RODNEY CROWELL, the talented Houston-born songwriter who began recording in the late seventies, has followed an uneven road to success. At times he’s sounded adrift or bored, trapped by the “progressive country” parameters he imposed on himself. But starting in 2001, something clicked. First came The Houston Kid, followed by
THE GREENCARDS—so named because they’re two Australians and one Brit—got together in 2002 in Austin, where their organic acoustic pop garnered instant acclaim. Recently they deserted their adopted hometown for Music City with an eye on the big time. A good idea? If you count touring with Bob Dylan and
Dense with smoke and sweating booze from its pores, the music on JEFF KLEIN’s THE HUSTLER (One Little Indian), his third album, completely inhabits New Orleans, the city of its inception. In reaction to his previous singer- songwriter-type efforts, Austin’s Klein has traveled to the Big Easy to make an
Now and then, a young artist arrives with such confidence that you wonder where he or she has been hiding. In Robyn Ludwick’s case, it was in Bandera, where she learned to play, then in the anonymity of Austin’s open-mike scene, where she cut her teeth. Admittedly, she had a
Who? MIKE JONES. Who? Mike Jones. It’s a mantra repeated on almost every song of this aptly named Houston rapper’s major-label debut, WHO IS MIKE JONES? (SwishaHouse/Asylum/Warner Bros.) None too shy about self-promotion, Jones even works his cell phone number into his music. Such incessant hype has earned Jones
In the eighties KATHY MCCARTY was co-leader of Glass Eye, a peerless Austin band that attracted a cultish national following. Her songs were awash in mysterious imagery and old-world melodies, and no one expected her music to stop along with her band. Yet McCarty delivered her acclaimed 1994 Daniel Johnston
Thanks to movies like The Rose and, okay, to JANIS JOPLIN herself, the Port Arthur native is remembered as a drug-addled mess. But as one of the great white blues singers of her generation, Joplin left significant work behind. What’s illuminating about PEARL: LEGACY EDITION (Columbia/Legacy) are the demos
On both of its albums, The Mars Volta—El Paso natives and former At the Drive-In bandmates Omar Rodriguez-Lopez and Cedric Bixler-Zavala—has trod the well-worn path of concept albums and rock opera. But if you’re picturing sequined capes and rotating stages, think again. In Frances the Mute (GSL), the pair
Just fourteen days after the December 26 tsunami struck South Asia, a gargantuan benefit concert was staged in Austin. Its headliner, Willie Nelson, was among those instrumental in pulling the event together so quickly, so it’s no surprise that Willie’s label has also moved at light speed to release a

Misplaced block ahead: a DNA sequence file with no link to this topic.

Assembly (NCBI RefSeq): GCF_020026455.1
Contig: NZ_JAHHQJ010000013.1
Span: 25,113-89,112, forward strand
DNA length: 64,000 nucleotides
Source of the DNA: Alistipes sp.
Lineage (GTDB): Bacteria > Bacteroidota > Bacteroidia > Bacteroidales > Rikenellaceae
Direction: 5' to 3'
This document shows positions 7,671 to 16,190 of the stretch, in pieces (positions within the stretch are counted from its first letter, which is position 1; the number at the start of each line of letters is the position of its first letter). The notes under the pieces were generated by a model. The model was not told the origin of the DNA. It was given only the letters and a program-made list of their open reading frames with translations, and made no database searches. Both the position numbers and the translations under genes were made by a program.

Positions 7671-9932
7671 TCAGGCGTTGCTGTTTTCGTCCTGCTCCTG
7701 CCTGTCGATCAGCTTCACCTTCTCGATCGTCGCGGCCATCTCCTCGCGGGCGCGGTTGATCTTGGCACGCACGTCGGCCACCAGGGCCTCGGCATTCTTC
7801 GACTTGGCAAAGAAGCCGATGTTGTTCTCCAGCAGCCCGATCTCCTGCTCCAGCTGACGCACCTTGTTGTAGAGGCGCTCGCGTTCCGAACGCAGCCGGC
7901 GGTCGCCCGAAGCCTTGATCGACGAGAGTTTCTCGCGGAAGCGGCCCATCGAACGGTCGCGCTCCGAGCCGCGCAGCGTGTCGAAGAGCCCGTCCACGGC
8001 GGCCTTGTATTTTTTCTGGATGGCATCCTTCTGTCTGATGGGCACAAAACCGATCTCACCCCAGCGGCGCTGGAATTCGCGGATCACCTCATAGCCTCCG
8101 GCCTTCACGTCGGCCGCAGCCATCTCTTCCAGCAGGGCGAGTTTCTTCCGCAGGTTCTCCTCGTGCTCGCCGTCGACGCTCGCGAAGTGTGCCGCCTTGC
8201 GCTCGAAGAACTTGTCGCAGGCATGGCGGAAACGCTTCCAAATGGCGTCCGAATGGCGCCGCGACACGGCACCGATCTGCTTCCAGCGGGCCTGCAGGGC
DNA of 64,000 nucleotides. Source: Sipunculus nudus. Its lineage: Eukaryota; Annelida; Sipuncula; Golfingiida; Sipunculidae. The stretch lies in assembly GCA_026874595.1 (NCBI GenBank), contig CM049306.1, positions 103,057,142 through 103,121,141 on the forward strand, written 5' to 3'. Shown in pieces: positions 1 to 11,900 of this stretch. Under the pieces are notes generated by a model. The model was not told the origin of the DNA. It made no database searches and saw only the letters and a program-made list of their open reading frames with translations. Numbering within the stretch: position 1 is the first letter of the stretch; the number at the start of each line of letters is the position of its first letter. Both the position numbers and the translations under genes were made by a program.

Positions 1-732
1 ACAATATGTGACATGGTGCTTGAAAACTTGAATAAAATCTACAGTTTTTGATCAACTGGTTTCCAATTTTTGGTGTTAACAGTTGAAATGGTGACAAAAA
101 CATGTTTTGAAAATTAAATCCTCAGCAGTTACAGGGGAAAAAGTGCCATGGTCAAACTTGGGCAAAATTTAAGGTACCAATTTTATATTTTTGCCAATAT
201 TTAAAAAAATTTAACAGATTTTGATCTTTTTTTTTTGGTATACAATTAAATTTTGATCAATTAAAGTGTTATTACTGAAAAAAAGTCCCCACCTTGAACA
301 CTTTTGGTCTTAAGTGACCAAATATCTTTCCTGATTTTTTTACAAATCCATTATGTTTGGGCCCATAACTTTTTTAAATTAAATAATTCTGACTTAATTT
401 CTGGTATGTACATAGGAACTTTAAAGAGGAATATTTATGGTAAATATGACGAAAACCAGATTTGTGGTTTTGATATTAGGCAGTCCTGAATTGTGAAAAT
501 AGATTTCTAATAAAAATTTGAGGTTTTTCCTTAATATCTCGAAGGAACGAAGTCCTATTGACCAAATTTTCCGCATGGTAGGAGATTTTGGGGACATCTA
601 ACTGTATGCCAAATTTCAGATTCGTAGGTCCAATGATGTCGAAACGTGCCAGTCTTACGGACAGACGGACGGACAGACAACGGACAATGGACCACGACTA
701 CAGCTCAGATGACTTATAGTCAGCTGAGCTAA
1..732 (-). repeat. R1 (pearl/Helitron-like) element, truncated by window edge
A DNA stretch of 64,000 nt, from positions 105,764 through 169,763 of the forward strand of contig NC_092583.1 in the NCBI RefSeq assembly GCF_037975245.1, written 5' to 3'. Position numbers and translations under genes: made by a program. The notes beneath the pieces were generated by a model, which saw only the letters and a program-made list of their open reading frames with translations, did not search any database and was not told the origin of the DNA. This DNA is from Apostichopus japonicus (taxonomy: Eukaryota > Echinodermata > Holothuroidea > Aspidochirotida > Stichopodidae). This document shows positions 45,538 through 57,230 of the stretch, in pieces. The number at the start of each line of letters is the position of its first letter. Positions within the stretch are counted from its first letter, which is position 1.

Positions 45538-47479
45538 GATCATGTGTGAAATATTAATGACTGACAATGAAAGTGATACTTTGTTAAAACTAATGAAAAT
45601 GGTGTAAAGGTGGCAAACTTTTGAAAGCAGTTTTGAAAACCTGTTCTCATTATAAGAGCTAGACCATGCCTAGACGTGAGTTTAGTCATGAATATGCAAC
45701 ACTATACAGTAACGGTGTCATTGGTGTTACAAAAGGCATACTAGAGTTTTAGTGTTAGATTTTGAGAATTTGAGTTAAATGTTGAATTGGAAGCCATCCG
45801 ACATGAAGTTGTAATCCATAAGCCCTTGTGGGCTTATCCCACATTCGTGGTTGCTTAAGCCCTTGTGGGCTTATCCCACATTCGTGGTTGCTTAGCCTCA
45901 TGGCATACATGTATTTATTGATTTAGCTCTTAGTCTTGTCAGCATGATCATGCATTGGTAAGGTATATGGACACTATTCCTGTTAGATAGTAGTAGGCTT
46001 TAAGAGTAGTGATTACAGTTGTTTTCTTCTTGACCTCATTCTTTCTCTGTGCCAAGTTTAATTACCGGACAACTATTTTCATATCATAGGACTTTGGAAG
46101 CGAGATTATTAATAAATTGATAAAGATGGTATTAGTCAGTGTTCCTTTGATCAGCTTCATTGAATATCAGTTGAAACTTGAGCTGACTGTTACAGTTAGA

Most writers strive to pare their work down to the bare essentials, to speak with a voice both clear and concise. Spoon has the same approach to its music. Rarely has a group been so devoid of superfluous licks. For its fifth album, Gimme Fiction (Merge), the Austin band
Subtitled Charles Bukowski and a Ballad for Gone America, HOTWALKER (HighTone), from El Paso singer-songwriter TOM RUSSELL, is not an album of songs but rather an ambitious, historical audio collage of music and spoken word that pines for the heady days of Jack Kerouac, Dave Van Ronk, Woody Guthrie, Lenny
THE COMPLETE MERCURY RECORDINGS (Hip-O), from DOUG SAHM AND THE SIR DOUGLAS QUINTET, is a five-CD godsend that rescues many long-out-of-print albums and rarities from obscurity. Recorded just after Sahm’s initial Texas success, when he bolted for the more hospitable San Francisco, the six albums and one EP in this
Two talented guys, Will Sheff and Jonathan Meiburg, meet in Austin when Meiburg joins Sheff’s band, OKKERVIL RIVER. To display Meiburg’s songwriting talents, they form a second group, Shearwater. Now both top the list of the city’s best young bands. But while Shearwater, with Meiburg’s crystalline vocals, sounds dynamic and
So what do you make of a rock album that begins with “Ode to Isis,” an orchestral slow build that chants the names of mythological gods? Or the lecture-prone title track, the 5⁄4 meters, or even the pictures of Bach and Shakespeare inside? Are Austin’s . . . AND YOU
The conceit of the LOS SUPER SEVEN projects—which joined members of Los Lobos with the likes of Freddy Fender, Flaco Jimenez, and Rick Treviño—was an all-inclusive vision of Latin music that included in its lineup Anglos Joe Ely and Doug Sahm. Ethnic music has been homogenized longer than milk has,